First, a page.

Having an RPO partner successfully manage this challenging scope of work frees internal talent acquisition assets up to focus on more forward-facing strategies. For example, a large global logistics company has leveraged hybrid RPO in just this way. They are securing RPO for a near-end-to-end engagement for key hiring lines but keeping onboarding with the internal talent acquisition team because it’s a highly important touch point for the company to elevate the candidate experience.
As with any type of RPO engagement, collaboration, communication, and trust are paramount. A true RPO partner will be expansive in their value proposition. They will go into every new client situation, not only looking to add value within their defined scope of work, but to the company’s entire talent acquisition function. Hybrid RPO is a good fit for organizations facing volatility and excessive hiring demands. It will bring the company a sense of security, new best practices and processes, and the liberation to evolve their program into new areas of growth.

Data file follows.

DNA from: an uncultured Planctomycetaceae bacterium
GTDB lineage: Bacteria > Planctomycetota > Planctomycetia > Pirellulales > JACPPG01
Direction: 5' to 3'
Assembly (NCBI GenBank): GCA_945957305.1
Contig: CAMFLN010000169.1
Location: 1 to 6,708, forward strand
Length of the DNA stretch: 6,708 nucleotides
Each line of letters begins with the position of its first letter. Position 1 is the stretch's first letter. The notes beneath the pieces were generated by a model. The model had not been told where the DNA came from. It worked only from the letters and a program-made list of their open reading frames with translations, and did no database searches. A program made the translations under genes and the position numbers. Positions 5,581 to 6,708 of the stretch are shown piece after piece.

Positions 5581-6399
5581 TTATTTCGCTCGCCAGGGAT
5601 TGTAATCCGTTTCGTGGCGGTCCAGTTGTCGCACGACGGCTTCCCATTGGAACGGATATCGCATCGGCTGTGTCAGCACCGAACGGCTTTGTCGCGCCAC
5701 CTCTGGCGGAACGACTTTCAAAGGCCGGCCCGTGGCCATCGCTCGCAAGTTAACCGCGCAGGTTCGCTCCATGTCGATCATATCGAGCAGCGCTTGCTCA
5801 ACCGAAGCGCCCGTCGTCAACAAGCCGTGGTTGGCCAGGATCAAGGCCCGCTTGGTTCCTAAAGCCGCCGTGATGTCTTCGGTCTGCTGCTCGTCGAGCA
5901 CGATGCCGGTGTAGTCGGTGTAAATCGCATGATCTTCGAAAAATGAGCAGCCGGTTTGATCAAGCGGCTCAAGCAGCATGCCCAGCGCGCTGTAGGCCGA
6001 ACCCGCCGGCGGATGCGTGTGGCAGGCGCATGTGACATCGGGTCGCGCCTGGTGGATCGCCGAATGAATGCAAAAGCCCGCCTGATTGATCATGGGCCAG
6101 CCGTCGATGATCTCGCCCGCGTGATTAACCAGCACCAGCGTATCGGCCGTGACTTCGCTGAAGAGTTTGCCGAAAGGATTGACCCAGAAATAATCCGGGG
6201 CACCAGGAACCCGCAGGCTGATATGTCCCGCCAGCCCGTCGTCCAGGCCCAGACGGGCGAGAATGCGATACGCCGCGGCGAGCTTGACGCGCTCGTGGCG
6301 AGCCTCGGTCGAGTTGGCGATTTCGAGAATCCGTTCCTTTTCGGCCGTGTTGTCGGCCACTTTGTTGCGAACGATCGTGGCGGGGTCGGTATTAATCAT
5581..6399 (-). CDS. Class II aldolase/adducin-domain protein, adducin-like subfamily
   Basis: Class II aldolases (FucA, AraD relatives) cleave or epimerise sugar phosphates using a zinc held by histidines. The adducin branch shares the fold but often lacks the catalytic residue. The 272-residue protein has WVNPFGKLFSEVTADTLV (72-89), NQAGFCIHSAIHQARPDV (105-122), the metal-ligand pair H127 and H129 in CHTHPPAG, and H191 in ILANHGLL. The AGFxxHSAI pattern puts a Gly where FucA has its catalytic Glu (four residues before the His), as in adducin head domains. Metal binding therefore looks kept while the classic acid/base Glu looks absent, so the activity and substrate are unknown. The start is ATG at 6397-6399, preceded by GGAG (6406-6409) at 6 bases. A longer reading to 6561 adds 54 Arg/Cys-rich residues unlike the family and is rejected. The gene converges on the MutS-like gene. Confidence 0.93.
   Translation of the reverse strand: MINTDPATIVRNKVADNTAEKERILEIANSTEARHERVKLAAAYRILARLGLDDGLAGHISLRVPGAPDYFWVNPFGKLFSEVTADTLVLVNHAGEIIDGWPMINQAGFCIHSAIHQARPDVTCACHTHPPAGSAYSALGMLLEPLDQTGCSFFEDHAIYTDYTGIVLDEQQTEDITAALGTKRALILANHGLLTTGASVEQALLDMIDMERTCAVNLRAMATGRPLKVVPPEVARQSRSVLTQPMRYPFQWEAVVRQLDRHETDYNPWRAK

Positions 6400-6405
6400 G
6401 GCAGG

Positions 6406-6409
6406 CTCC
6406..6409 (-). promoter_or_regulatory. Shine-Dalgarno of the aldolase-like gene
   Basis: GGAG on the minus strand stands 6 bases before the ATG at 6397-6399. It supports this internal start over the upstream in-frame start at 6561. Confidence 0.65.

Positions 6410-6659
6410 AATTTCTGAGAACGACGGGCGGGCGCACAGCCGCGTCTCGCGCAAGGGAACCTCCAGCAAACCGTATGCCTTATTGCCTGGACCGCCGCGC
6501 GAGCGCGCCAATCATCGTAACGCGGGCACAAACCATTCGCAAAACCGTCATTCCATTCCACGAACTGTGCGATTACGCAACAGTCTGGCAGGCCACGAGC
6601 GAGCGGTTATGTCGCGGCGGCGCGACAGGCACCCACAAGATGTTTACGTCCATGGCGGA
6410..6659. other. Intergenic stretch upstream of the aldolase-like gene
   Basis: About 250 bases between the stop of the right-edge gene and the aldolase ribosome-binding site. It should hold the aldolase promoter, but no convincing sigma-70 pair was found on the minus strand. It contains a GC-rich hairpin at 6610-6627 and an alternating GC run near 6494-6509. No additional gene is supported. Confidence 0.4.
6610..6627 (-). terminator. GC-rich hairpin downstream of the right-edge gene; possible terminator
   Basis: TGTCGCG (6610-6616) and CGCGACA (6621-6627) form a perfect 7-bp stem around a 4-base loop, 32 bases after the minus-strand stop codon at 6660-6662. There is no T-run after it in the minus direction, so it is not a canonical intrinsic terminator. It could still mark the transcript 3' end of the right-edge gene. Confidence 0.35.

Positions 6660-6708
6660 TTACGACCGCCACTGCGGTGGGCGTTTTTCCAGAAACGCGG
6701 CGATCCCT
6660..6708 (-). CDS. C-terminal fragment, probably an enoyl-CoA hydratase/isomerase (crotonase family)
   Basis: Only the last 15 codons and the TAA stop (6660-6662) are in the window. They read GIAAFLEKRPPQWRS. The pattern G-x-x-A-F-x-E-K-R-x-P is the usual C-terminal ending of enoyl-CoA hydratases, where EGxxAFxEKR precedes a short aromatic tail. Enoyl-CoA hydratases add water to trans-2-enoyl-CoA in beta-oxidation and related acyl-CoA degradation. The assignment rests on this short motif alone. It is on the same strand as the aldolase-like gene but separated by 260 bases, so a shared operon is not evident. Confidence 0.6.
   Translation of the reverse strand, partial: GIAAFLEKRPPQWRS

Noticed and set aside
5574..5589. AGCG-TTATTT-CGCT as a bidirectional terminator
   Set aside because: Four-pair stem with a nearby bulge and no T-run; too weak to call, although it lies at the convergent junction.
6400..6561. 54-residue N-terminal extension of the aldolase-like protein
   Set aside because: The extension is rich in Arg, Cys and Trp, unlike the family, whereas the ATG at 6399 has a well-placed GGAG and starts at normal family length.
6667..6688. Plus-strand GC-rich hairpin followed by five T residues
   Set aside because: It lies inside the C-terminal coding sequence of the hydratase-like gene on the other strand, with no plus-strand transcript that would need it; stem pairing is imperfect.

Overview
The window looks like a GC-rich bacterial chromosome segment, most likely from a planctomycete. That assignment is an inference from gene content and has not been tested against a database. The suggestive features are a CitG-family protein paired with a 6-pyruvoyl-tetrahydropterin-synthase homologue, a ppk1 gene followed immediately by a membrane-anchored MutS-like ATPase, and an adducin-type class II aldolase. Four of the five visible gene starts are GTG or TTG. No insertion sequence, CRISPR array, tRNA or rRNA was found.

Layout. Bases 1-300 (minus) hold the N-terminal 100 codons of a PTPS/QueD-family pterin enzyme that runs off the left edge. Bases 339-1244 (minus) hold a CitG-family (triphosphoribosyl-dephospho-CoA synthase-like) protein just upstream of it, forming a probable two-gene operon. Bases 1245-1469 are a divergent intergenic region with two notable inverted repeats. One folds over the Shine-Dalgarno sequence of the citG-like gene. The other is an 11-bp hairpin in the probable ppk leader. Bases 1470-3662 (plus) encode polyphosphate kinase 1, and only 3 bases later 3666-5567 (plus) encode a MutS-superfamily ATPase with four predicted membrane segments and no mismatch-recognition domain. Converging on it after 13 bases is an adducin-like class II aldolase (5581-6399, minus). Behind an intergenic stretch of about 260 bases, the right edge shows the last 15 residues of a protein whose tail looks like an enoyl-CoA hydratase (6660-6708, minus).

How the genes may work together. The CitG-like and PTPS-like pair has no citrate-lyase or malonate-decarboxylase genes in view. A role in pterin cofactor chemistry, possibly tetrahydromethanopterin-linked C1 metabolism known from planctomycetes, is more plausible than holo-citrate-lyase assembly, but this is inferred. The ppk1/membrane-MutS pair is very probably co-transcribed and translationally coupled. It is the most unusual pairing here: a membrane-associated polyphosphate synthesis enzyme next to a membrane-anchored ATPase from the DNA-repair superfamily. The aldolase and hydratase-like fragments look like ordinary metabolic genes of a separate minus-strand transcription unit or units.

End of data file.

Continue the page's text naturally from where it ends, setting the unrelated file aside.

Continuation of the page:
Paul Harty is president of Sevenstep.